Collection: Romulo Olazo
A deeply accomplished painter and printmaker, Romulo Olazo's career has spanned over forty years and a wide range of artistic approaches, earning him a significant reputation in the Philippines art scene. It is, however, long overdue that his unique contribution to art, and especially abstract art, should be recognised and properly considered outside the Philippines and in the Southeast Asian region.
Olazo began his career as an artist at a critical juncture, when the foundations of a modernist tradition were being laid, by key figures such as Vicente Manansala, Victorio Edades, HR Ocampo and Fernando Zobel. Olazo first came to the fore as a printmaker who made striking innovations in this field. This fed into the development of his Diaphanous series, a unique body of abstract paintings that "are veritable visions of light. They have been likened to dragonfly wings, sheets of gossamer veil or gauze, and even a symphony." (Victoria T. Herrera)
His discipline and sheer bravado as a modern abstract artist in the 70s and 80s might be said to outstrip that of many of his contemporaries or even seniors. In 1978 he showed a series of 7' x 8' black and white Diaphanous paintings at the Cultural Centre of the Philippines, awe-inspiring in their monumentality and robust energy. His innovations as both a printmaker and a painter earned him the acclaim of a number of important critics of regional stature. In 1981, Leonidas V. Benesa (also a major artist), Rod. Paras-Perez and Emmanuel Torres selected him as one of the "Five Outstanding Living Artists" in the Philippines - he was the youngest of the group which included Ang Kiukok, Cesar Legaspi, Arturo Luz and Napoleon Abueva. Rod. Paras-Perez wrote:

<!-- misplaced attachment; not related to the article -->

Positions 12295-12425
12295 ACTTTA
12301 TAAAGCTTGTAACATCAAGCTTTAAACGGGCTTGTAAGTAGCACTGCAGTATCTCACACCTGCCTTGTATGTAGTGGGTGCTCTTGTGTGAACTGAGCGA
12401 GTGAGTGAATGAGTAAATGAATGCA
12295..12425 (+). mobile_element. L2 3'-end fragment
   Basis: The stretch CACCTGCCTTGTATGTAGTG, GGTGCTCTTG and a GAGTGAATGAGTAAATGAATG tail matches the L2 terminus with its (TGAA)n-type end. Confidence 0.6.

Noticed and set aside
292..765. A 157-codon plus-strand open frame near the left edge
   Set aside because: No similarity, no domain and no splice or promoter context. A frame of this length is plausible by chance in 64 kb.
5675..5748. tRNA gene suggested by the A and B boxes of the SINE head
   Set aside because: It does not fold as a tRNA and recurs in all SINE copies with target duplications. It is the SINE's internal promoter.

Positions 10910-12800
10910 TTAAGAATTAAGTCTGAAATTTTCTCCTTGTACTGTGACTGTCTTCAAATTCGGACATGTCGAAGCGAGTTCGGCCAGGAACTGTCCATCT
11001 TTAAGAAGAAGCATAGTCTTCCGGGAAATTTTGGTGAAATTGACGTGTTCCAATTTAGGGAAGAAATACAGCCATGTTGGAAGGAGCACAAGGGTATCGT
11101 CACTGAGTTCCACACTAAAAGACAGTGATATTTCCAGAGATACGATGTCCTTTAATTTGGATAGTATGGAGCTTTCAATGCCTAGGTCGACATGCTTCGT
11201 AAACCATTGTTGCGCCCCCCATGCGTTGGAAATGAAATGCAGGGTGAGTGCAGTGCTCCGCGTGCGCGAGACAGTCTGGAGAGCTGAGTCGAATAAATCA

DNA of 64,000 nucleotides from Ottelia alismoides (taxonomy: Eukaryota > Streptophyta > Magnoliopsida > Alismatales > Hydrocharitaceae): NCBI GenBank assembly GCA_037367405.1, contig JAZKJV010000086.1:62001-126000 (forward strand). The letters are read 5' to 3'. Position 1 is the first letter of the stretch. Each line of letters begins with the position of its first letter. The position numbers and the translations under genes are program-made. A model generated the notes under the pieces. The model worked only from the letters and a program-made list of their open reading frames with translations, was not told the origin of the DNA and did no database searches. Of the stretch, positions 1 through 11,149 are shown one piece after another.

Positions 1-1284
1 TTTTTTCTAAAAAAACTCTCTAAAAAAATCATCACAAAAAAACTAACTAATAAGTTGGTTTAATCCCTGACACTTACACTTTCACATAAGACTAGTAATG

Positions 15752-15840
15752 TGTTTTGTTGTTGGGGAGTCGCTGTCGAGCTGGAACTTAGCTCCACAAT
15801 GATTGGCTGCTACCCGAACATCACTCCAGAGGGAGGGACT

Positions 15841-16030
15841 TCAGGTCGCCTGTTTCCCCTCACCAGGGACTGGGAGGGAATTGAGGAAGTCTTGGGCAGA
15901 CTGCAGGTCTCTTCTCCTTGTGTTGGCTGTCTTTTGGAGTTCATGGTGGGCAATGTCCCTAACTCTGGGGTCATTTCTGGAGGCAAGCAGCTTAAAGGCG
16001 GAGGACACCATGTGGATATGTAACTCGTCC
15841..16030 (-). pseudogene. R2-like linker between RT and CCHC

"Olazo has achieved a complete oneness of technique and substance. Or of meaning, content ... and style.....
Credit to : www.christies.com
"Olazo's obviously geometric structures are given infinite nuances by an almost endless transparency which cast on his forms a highly human imprint. This is further accented by flecks of pigments which not only texture his planes but also add an extra index of depth. However, the very sense of depth that is the hallmark of his work makes him different from western painters. Presence as an element, the physical impact of a work, the assertion of pigment and other surface qualities is not given prominence in Olazo. These qualities may be present in isolation in his works but the total impact tends to blur such characteristics and stress qualities associated with Asian works: suggestiveness, introspection, and an impact that may be monumental but without harshness." (Rod. Paras-Perez, Critics' Choice '81: 5 outstanding living artists, Museum of Philippine Art and the Ma-Yi Associates, Manila, 1981)